The decision of the court was based upon section 35 (4) which asks the court to take such other action that will eliminate the grounds for setting aside the arbitral award. This means that where a court can distinguish between the terms of the award that are subject to being set aside from those that are not, it will then uphold that part of the award that does not disclose the grounds for a setting aside application. Section 35 (2)(a)(iv) also formed the basis of the court’s judgement because the court maintained that it would not uphold an arbitral award if the arbitrator went beyond their scope of reference when making the arbitral award.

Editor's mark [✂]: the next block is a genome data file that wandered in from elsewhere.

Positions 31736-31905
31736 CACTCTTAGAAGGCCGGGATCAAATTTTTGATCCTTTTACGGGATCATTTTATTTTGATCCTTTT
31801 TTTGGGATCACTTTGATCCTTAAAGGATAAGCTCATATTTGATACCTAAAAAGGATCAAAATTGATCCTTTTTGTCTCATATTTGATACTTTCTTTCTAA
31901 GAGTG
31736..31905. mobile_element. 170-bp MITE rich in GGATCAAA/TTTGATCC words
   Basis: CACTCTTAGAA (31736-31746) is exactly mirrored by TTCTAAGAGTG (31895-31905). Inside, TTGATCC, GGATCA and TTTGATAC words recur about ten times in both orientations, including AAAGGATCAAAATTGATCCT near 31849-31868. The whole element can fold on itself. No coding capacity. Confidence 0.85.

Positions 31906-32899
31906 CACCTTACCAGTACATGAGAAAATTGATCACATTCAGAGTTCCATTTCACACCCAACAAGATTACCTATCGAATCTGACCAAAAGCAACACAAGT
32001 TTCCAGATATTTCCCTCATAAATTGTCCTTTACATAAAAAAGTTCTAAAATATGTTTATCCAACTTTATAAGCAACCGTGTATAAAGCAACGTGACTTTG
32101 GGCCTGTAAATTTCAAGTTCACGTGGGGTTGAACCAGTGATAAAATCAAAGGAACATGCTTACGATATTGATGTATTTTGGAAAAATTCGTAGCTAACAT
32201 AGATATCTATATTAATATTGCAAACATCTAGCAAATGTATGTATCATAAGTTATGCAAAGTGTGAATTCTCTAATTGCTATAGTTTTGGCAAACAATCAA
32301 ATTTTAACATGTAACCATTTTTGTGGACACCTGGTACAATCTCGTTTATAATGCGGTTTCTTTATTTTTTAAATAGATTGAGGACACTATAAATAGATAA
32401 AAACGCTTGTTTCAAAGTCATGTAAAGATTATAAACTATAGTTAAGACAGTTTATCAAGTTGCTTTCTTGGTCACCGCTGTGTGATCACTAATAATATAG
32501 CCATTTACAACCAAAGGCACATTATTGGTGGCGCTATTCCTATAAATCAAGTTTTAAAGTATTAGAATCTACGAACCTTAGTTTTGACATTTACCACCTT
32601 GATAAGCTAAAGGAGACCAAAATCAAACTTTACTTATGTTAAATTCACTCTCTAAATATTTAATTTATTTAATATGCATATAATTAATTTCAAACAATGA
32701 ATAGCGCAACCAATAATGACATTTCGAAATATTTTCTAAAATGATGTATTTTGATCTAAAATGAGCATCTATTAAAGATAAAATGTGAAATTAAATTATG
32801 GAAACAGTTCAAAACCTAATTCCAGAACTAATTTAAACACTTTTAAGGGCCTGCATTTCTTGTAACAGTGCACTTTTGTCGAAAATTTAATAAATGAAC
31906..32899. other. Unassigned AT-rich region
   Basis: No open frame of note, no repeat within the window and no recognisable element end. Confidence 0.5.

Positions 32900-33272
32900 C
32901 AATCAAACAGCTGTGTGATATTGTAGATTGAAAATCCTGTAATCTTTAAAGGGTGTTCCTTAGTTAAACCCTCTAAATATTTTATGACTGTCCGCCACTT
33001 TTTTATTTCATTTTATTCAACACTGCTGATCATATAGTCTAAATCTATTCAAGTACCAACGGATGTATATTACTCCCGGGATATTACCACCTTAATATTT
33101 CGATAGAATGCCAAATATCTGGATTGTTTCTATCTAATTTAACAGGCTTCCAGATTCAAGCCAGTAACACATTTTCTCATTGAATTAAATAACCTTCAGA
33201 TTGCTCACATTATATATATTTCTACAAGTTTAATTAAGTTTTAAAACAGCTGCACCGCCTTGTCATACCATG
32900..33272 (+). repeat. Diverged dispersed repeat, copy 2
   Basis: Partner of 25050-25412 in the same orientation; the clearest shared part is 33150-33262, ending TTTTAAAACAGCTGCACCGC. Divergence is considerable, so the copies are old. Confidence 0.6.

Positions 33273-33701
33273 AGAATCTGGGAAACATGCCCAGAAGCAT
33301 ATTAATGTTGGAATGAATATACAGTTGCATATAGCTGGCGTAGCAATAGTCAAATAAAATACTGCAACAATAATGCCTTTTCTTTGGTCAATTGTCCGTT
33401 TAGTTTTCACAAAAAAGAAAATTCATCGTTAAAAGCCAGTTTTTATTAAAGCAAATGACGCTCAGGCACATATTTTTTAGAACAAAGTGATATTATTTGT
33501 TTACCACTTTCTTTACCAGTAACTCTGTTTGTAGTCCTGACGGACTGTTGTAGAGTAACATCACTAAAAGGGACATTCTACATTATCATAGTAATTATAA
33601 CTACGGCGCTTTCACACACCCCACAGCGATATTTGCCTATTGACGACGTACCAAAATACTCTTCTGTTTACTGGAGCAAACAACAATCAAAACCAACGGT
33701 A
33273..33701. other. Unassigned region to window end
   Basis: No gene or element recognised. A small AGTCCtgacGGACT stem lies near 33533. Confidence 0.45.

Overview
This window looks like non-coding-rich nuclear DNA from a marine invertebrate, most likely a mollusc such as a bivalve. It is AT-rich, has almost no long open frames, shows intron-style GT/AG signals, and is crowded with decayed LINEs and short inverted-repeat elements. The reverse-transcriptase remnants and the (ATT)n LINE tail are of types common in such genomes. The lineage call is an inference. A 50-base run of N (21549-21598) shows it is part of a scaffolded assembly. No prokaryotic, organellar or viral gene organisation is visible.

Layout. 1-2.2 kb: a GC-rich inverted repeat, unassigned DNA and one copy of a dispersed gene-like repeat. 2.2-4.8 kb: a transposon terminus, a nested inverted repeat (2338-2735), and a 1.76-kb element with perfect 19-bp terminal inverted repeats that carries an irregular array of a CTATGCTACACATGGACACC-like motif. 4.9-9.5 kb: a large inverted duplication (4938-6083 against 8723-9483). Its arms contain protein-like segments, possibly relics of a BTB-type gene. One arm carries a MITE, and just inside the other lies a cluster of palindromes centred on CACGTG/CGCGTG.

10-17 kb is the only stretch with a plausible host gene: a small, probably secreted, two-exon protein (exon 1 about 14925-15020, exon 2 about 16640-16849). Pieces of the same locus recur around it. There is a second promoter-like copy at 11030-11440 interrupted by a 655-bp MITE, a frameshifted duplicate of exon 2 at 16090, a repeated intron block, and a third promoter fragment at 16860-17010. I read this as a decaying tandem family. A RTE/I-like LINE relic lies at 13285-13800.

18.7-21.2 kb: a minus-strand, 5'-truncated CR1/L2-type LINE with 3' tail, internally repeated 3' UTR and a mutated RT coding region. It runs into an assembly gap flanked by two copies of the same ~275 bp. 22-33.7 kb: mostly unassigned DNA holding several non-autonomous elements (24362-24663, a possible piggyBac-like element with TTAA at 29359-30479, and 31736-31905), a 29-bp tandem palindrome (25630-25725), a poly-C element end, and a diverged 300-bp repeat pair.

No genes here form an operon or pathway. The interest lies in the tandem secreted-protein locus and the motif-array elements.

- Section 35 (4) stipulates that courts should take such other action that will eliminate the grounds for setting aside the arbitral award. This means that courts will not set aside an entire award where some terms of the award were rightfully rendered within the arbitrator’s jurisdiction. Courts are therefore allowed to partially set aside an award if part of the award discloses grounds for a setting aside application.
- Section 35 (2)(a)(iv) provides that an application can be set aside if an arbitrator considers matters that are beyond their scope of reference. Arbitrators should therefore be fully aware of the matters that are referred to them in the arbitration agreement to prevent rendering an award that may be subject to a setting aside application.